Tired of using protein powders with ingredients you can't pronounce? So many of those post-workout shakes are stuffed full of artificial sweeteners and flavors, processed sugars, coloring agents, and synthetic nutrients that just aren't going to help your body.
But you do need protein, especially as an athlete. The average adult needs 0.8 grams of protein
per kilogram of body weight each day. That number is significantly higher for athletes: 1.1 to 1.4 grams for recreational and most competitive athletes, and 1.5 to 2.0 grams for athletes building muscle or involved in ultra-endurance sports.
So where do you get your extra protein if not from commercial protein powders? It starts with a good diet. And if you love the convenience of powdered proteins, there are some natural versions that are super healthy for your body.
Change Your Breakfast
You can start your day out with healthy proteins by making just a few simple changes to your diet. If you usually eat yogurt, swap regular yogurt our for Greek. It's higher in protein and if you go for the plain variety it won't have added sugars. If you're a cereal person, try eating eggs instead. Or if you like oatmeal, stir in a few tablespoons of nut butter to add some protein.
Another great source of protein, as well as a whole lot of other good things, is our mBreakfast meal replacement powder
. There are no fillers, colors, sweeteners, or other odd ingredients in this powder. Every single ingredient is something your body will use. You can turn this powder into a breakfast shake and drink that as your meal, or stir it into yogurt or cereal to boost your breakfast.
Choose High-Quality Meats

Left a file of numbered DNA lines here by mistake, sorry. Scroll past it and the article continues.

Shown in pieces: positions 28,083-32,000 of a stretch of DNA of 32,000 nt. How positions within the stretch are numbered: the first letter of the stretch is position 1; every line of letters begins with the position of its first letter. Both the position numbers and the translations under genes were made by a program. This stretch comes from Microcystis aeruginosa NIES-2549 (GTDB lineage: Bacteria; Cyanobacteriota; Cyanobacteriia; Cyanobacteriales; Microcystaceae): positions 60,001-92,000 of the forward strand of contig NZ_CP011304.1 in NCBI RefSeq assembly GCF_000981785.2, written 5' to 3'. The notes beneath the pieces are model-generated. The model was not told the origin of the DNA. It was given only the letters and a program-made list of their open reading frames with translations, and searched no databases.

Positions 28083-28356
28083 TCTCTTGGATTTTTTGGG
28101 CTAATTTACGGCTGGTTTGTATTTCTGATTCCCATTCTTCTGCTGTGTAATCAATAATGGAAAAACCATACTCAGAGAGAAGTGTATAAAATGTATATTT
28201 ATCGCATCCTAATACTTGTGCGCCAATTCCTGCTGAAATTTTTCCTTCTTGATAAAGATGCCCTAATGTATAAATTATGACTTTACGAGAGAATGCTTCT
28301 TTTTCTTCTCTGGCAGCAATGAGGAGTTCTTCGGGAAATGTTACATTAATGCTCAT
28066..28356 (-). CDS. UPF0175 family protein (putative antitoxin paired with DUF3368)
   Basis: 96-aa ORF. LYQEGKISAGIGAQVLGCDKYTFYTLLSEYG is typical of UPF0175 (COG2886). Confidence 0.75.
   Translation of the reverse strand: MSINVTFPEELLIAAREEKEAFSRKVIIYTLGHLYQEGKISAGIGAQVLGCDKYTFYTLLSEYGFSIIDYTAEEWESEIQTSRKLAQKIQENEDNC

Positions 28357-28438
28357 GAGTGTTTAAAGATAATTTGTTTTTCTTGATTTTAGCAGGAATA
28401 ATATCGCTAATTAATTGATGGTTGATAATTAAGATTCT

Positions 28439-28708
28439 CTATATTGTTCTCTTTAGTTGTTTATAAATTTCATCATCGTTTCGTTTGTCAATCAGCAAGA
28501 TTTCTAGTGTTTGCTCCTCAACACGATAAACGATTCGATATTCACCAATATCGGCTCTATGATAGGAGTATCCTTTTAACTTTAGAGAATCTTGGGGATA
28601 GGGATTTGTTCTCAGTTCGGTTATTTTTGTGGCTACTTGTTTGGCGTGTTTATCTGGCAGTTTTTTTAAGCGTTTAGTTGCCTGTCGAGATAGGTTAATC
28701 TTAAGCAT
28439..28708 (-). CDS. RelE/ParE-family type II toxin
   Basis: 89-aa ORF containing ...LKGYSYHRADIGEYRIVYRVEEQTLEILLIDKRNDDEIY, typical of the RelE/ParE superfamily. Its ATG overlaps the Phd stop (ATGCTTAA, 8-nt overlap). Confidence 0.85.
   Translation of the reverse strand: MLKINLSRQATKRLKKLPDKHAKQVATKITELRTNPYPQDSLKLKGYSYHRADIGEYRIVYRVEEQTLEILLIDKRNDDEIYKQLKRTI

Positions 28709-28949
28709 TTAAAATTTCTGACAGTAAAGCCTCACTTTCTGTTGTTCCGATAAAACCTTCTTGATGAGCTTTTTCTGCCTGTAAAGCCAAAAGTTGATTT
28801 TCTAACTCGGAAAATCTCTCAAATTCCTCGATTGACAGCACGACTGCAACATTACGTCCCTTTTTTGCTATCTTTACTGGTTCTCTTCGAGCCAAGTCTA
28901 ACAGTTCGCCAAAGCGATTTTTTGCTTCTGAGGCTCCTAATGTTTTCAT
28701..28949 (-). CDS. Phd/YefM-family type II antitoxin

Meat is probably the natural protein people are most familiar with. Meats are complete proteins, meaning they contain all 20 of the essential amino acids. If you eat meat
, that's a good way to get all the amino acids the body needs. Just be careful about the quality of the meat you're eating.
A 3-ounce serving of turkey, chicken, tuna or beef will give you about 20 to 27 grams of protein. But if the meat is heavily processed or wasn't raised organically, you'll be getting some unhealthy chemicals in there as well. Aim for eating a variety of organic, grass-fed meats that were minimally processed before they got to your kitchen.
Healthy Plant-based Proteins
Most plant-based sources of protein lack one or more essential amino acids. If you're not eating meat, you'll need to eat a variety of different plant proteins so they overlap and fill in the blanks. But even if you do eat meat, protein from plants are still a great way to naturally boost your protein intake.
Beans, nuts, and certain grains are fantastic protein sources. And you can use them in a huge variety of ways. Sprinkle almonds, pecans, or walnuts on your salads. Spread nut butter on your fruits. Try snacking on edamame (soybeans) or throw them in a stir-fry. Use beans and quinoa in your homemade veggie burgers or tacos. Add a variety of beans and lentils to soups. Use hummus, made from protein-rich chickpeas, as a creamy spread in salads and wraps.
Good Protein Powders
Protein powders are a super convenient way to add protein to your diet and they're easy to use post-workout. When you're looking for a healthy alternative to commercial protein mixes, we've got a few different things you can try.
is one of the rare plant-based protein sources that it a complete source of all the amino acids your body needs. Just two tablespoons provide 13 to 15 grams of protein. Plus it's also rich in omega fats and healthy minerals, making it ideal for a post-workout shake. You can also blend it into yogurt or a smoothie, or add a scoop to soups, sauces, and baked goods.
Another good source of powdered protein is collagen peptides
. Ours come from healthy, grass-fed cattle. Collagen supplies the amino acid glycine, which your body uses to build muscles, bones, skin, and tendons. It's easily digested and can be mixed into warm or cool beverages. You can pick up mCollagen, hemp powder, and the mBreakfast blend in our Crucial Four store